The Ferrari house from 'Ferris Bueller' finally sells, for half the original price

Sarah Firshein
May 30, 2014
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Click on a photo to go to a slideshow.
Click on a photo to go to a slideshow.

Big news today in two worlds that rarely intersect, midcentury modern architecture and quintessential 1980s movies: the Chicago-area home that starred in "Ferris Bueller's Day Off" has, after five years, sold for $1,060,000. (Click here or on a photo to go to a slideshow of the home.)

Originally designed in 1953 by A. James Speyer, a follower of the great modernist Ludwig Mies van der Rohe, the four-bedroom main house was joined in 1974 by the famous glassy pavilion, designed by David Haid to showcase the original owner's car collection. The pavilion accommodates parking for four cars, plus an extra kitchen and bathroom.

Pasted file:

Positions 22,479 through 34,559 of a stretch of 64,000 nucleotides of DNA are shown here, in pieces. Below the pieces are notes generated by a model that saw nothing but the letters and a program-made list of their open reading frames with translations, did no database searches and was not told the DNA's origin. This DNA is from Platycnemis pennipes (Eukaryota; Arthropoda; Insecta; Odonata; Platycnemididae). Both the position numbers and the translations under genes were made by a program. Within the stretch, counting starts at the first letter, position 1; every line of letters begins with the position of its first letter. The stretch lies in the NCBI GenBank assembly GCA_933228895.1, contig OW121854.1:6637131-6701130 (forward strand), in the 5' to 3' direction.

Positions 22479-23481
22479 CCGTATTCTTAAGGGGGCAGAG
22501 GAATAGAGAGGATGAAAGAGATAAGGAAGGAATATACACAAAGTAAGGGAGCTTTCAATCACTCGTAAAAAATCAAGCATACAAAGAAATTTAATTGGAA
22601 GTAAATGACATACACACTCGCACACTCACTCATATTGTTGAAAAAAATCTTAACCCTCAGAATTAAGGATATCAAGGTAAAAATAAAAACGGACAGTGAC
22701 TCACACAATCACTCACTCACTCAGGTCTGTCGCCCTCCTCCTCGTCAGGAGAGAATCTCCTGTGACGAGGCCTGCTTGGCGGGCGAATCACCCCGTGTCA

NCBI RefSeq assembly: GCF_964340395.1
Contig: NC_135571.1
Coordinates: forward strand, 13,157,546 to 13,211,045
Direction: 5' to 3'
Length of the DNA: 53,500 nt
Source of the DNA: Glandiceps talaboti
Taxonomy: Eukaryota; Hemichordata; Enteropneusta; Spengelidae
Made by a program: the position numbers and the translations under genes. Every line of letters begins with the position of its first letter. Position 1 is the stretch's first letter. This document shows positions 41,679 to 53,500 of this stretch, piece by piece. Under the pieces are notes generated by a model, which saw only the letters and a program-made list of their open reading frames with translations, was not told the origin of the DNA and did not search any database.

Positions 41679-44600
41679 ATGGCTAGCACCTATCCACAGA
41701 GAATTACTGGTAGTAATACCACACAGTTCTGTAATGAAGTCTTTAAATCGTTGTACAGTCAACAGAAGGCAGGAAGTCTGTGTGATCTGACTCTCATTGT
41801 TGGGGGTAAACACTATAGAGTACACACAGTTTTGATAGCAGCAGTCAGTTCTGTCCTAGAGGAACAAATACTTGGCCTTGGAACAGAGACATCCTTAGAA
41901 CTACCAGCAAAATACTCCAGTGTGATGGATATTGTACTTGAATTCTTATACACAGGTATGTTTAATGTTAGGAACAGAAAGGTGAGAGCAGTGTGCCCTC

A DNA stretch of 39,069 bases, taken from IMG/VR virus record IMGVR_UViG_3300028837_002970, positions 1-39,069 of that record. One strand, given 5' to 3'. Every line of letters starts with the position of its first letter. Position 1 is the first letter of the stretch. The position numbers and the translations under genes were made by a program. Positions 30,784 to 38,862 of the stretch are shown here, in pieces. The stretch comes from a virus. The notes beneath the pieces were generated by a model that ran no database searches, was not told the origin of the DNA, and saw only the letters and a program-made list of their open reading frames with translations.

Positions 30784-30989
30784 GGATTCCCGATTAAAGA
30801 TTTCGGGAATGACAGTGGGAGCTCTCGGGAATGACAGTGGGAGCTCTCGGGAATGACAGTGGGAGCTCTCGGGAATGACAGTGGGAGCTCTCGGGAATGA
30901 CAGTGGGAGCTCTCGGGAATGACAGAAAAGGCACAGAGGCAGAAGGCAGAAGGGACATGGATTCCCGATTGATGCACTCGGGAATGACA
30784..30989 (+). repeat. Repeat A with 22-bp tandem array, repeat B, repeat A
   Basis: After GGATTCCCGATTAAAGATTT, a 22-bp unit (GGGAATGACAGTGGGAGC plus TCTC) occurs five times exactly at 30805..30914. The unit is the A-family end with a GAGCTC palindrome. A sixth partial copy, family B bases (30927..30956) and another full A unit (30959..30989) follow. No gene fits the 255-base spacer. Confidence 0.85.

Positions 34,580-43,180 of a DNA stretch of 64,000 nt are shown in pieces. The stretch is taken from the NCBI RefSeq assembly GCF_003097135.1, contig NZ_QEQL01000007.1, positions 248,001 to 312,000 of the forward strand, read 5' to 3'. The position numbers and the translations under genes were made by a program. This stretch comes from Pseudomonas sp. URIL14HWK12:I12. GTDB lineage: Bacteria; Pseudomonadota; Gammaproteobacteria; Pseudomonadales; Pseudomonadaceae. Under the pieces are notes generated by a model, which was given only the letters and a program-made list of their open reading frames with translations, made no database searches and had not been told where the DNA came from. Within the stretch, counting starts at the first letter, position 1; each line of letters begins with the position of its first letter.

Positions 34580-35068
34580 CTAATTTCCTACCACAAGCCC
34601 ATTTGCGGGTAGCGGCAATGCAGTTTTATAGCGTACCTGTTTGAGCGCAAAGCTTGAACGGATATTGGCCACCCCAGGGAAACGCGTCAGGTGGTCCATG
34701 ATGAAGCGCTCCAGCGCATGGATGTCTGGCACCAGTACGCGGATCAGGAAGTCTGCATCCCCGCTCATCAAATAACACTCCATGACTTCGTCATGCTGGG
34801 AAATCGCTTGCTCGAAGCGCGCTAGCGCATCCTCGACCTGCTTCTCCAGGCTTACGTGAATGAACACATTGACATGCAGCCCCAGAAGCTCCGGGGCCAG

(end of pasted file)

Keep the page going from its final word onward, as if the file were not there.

Fittingly, this is where the film's Cameron Frye had his masterful über-conniption and totaled his dad's Ferrari.

The property first hit the market in 2009 for $2.3 million and was relisted for $1.65 million in early 2011. With no takers in sight, the brokers tried refreshing the place with some snazzy new decor but these efforts yielded no immediate luck. The home returned to market for $1.5 million in August 2013 and was price-chopped to $1.3 million around Thanksgiving.

Why the difficult sale? "So what do you do: split the family between the two buildings?" wrote Chicago Magazine's Dennis Rodkin in August. "Use one building as a home and the smaller, better one as an office?"

What say you, Ferris fans?

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